Recent Local and State Initiatives Supporting Land Preservation


Kane County residents pass  a $70 million referendum by 66 percent to buy 5000 acres of open space (1999)


Will County residents pass a $ 70 million referendum by 57 percent to buy 6500 acres of open space (1999)


Lake County residents pass a $ 35 million referendum by 66 percent to buy 4000 acres of open space and $ 20 million for habitat restoration, trails and other improvements (1999)


DuPage County residents pass a $ 75 million referendum by 57 percent to buy 2000 acres of open space (1997)


The State of Illinois establishes the Open Lands Trust Act providing $ 160 million for state and local governments to acquire open space (1999)


A Unique Opportunity

An initiative to protect biodiversity, such as that being led by Chicago Wilderness, is rare. Indeed, few regions of the country have taken such progressive steps to protect their natural heritage. By implementing some of the ideas mentioned in this guidebook, communities can contribute to this unique opportunity to become one of the first metropolitan regions in the world to undertake such a progressive and historic task. The Chicagoland region is known for being the first and best in many things, and our environmental efforts can be added to that legacy.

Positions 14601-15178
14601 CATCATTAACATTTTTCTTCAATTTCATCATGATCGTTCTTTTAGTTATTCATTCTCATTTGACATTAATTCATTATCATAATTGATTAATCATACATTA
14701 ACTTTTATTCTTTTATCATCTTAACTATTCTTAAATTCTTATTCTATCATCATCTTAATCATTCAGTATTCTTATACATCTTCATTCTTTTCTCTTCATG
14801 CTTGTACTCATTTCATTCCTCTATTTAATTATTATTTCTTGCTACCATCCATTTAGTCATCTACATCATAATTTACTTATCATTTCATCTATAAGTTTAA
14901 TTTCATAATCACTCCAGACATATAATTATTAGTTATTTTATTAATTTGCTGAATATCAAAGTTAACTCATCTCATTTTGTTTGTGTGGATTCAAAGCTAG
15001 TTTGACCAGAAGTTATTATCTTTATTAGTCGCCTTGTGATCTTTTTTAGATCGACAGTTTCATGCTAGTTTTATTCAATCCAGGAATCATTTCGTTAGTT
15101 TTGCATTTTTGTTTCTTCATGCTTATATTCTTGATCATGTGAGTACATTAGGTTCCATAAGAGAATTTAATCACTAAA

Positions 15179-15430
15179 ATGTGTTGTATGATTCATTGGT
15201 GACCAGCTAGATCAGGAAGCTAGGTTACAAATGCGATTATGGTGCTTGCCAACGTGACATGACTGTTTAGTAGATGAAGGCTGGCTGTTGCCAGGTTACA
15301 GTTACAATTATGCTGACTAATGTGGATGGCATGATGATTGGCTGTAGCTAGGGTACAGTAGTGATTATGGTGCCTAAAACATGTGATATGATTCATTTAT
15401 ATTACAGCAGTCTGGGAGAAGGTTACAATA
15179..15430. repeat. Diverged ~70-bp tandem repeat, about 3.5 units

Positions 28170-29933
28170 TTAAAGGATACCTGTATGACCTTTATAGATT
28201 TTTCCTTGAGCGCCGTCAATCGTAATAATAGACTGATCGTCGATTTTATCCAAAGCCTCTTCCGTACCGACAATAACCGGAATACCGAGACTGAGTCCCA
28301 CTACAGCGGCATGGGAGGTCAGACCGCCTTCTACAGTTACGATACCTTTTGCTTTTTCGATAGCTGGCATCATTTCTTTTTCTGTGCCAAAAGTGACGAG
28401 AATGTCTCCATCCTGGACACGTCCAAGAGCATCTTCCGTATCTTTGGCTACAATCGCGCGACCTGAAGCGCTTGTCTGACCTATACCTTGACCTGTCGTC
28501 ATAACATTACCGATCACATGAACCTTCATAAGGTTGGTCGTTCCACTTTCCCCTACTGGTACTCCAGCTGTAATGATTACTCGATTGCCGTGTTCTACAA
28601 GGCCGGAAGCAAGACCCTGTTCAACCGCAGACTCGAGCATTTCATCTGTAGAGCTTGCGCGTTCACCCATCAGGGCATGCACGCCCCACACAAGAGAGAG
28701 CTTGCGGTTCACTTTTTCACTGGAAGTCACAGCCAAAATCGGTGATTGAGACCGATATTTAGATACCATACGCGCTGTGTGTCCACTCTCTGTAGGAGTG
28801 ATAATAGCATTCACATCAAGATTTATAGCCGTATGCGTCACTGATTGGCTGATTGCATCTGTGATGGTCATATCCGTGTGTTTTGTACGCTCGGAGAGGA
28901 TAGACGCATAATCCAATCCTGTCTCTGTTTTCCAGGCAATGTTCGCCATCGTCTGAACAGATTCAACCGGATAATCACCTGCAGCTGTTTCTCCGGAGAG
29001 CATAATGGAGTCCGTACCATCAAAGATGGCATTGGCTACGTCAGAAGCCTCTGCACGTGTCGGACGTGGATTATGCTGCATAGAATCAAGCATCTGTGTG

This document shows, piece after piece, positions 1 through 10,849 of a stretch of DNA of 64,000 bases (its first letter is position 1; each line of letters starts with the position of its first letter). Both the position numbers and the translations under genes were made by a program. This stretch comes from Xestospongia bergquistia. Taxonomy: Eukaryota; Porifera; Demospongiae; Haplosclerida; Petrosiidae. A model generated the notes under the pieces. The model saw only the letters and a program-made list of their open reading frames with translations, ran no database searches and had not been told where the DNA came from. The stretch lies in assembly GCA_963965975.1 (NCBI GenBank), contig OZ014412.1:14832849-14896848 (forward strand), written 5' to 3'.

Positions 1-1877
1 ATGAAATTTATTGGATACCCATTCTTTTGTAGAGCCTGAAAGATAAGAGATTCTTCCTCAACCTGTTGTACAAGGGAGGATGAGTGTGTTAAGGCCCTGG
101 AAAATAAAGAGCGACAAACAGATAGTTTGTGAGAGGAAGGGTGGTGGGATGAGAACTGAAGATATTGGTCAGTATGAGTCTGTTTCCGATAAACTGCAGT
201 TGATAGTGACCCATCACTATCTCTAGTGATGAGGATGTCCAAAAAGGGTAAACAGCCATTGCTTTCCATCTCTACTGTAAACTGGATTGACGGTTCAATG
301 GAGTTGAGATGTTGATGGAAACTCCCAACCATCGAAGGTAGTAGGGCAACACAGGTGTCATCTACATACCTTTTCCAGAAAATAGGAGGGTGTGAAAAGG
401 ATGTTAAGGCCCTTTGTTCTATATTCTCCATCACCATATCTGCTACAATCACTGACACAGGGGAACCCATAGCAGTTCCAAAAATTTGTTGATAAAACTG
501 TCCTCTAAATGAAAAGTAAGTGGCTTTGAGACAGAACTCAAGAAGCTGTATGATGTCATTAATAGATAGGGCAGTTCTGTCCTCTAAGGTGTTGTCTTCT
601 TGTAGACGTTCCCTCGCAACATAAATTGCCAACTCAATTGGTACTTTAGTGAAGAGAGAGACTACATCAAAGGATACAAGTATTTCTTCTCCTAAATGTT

While contributing to global biodiversity may seem like a lofty goal to local citizens and governments, preservation at the local level is the most effective means of protecting global biodiversity. Furthermore, communities can contribute to biodiversity protection and the preservation efforts of forest preserve districts and others without adversely affecting the way they normally operate. Slight shifts in a community’s focus, minimal modifications of ordinances, and a general commitment to biodiversity protection can achieve critical results.